Brennan Spellacy is a co-founder and CEO of Patch. We talked to him about his experience working with Commit and getting matched with an Engineering Partner.
Tell us a bit about Patch—what’s your vision?
Patch provides a set of APIs that help businesses and developers fight climate change. We have a set of software tools that enable you to remove carbon from the atmosphere through technologies like direct carbon capture and enhanced weathering. In addition to that, we offer traditional carbon offsetting options—things like reforestation and afforestation.
I had initially intended to study chemical engineering at McGill, with the intent of working in renewable energy systems. I always wanted to help address climate change in one way or another, but out of school I was only offered oil and gas jobs, which is not what I wanted to do. I ended up on what I would describe as a six-year detour, working for Shopify and then a company called Sonder. It wasn’t until this year that I decided to leave Sonder, with my co-founder Aaron Grunfeld, to start a business of our own.
Patch is going to attempt to scale carbon removal and carbon offsetting in a way that’s really approachable, especially for technology companies, which historically have had an immense amount of leverage over how the world operates.
What role or roles were you looking to fill when you connected with Commit?
We needed to build our founding engineering team. When I came to Commit, we had no one. It was just me programming, so I needed more firepower—ideally people more competent than me. So we came to Commit looking to hire an engineer or two for Patch, and we brought on Thiago Araujo fairly quickly.
Why did you decide to work with Commit?
It was really about moving as quickly as possible. We didn’t have meaningful capacity to source engineers ourselves. Commit was able to put me in touch with three or four engineers within three or four days. The immediacy was really compelling.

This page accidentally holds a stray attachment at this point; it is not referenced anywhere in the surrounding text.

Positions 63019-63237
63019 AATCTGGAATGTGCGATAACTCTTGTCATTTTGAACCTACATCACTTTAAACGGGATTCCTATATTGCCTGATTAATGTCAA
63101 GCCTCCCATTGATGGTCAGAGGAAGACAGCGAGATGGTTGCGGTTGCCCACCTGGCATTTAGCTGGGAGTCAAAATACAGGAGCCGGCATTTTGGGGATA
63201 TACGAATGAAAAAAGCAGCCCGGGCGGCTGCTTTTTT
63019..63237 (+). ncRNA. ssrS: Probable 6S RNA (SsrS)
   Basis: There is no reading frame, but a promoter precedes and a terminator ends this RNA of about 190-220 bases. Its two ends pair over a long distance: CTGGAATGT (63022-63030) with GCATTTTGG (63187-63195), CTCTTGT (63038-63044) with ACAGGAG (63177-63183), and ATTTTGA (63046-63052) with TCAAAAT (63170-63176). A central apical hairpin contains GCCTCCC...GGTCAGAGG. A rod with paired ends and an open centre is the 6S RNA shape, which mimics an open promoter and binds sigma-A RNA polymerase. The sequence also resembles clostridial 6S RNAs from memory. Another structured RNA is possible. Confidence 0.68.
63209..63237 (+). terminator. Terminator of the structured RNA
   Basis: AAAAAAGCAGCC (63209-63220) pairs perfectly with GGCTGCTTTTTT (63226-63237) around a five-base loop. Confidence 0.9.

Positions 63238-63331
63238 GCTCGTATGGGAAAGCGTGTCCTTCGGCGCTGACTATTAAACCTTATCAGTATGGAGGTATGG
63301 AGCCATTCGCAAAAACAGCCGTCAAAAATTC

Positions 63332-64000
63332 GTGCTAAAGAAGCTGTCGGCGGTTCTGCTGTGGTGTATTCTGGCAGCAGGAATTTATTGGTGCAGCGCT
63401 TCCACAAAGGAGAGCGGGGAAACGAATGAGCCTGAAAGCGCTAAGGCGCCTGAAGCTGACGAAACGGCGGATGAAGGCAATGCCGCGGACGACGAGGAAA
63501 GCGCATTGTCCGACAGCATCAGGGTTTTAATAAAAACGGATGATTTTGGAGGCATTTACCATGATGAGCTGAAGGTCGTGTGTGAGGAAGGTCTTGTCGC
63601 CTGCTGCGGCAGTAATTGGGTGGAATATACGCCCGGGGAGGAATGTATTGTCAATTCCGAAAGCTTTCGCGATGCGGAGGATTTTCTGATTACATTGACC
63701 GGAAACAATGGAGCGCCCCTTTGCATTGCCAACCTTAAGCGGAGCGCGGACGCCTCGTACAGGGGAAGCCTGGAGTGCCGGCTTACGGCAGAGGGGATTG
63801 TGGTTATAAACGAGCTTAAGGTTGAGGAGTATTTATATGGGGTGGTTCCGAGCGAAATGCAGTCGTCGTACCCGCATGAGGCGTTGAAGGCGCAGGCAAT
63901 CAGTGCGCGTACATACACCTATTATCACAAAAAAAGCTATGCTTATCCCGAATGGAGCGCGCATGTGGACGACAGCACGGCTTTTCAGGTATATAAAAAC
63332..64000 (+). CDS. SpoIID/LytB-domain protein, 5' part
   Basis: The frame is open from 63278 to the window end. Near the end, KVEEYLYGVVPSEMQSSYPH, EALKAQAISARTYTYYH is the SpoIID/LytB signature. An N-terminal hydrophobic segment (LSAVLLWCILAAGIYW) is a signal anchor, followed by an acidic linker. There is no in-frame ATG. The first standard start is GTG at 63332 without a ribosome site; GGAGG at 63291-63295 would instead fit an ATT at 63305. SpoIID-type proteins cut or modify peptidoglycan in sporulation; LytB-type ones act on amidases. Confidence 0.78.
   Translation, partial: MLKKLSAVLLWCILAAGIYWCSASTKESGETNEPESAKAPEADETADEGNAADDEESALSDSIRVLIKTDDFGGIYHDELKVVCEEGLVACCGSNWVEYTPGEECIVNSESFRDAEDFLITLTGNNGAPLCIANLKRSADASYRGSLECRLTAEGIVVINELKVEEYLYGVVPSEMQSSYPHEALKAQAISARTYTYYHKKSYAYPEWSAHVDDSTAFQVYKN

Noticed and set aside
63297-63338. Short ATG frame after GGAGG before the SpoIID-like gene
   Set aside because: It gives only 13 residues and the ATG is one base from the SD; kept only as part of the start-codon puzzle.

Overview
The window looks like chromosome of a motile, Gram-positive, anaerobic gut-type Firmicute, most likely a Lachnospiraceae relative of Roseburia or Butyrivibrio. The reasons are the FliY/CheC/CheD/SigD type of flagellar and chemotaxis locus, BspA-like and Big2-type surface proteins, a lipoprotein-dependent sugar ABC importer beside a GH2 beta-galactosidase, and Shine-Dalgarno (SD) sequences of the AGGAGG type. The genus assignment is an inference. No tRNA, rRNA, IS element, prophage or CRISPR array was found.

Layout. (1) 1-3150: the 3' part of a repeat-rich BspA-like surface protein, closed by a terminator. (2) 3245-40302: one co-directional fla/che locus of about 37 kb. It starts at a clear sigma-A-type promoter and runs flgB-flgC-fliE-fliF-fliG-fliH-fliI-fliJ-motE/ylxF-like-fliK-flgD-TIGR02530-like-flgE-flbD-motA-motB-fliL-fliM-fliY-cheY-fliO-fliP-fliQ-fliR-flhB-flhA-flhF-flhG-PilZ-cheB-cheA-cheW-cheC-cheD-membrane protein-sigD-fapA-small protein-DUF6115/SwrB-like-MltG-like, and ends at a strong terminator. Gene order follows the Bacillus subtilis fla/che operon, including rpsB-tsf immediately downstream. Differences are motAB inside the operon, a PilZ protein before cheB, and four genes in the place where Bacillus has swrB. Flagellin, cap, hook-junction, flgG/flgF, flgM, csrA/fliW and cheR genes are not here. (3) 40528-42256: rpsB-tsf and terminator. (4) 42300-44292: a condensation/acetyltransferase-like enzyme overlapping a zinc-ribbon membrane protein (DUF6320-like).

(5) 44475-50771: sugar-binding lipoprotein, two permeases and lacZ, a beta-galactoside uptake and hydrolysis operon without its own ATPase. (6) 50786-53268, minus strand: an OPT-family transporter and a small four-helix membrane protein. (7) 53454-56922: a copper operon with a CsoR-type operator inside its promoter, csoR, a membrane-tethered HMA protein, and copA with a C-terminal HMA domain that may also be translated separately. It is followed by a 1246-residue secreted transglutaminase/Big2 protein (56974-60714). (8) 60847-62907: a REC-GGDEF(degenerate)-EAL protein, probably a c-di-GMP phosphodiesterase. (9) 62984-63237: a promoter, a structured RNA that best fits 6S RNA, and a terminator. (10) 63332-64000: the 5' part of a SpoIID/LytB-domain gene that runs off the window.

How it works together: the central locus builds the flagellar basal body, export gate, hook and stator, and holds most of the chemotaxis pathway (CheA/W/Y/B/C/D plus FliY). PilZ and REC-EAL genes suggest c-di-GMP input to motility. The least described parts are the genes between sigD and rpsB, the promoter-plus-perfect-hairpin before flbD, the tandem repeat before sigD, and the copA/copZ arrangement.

What’s the impact of hiring someone who’s not quite the right fit on a team, especially a smaller startup where you’re looking to get the right people in place quickly?
Best case scenario: it’s neutral. Worst case: it’s net negative. In a lot of cases, especially within a small engineering team, simply having more people onboard is not particularly helpful. If you’re not setting up the right type of culture from an engineering perspective you can incur a lot of debt—either cultural debt or actual technical debt that you have to pay down at some point. So the first 15 to 20 hires really set the trajectory of how your business is going to perform over time. It’s really hard to reset.
How did you know Thiago was the right fit?
Technically he’s very sound, and also very easy to get along with. Definitely a calming presence. Quite frankly, he’s just a really hard worker. Sometimes established engineers want to relax—they worked hard at the beginning of their careers and maybe they’re less inclined to work hard in the back half. That’s definitely not the case with Thiago. He has the right mix of experience and what I would call “startup readiness” from an effort perspective.
What value does the Commit community bring to Patch?
Thiago has mentioned a few times that when he’s been stuck on something technically, he’s been able to resolve it by getting support from Commit’s community. It seems like being able to be on a startup while having access to a large community of engineers is definitely beneficial for Patch.
What would you say to other startups considering working with Commit?
I think having Commit as an option to complement your existing hiring process makes a lot of sense. It’s just so easy. And it kind of runs itself, so there’s no reason not to.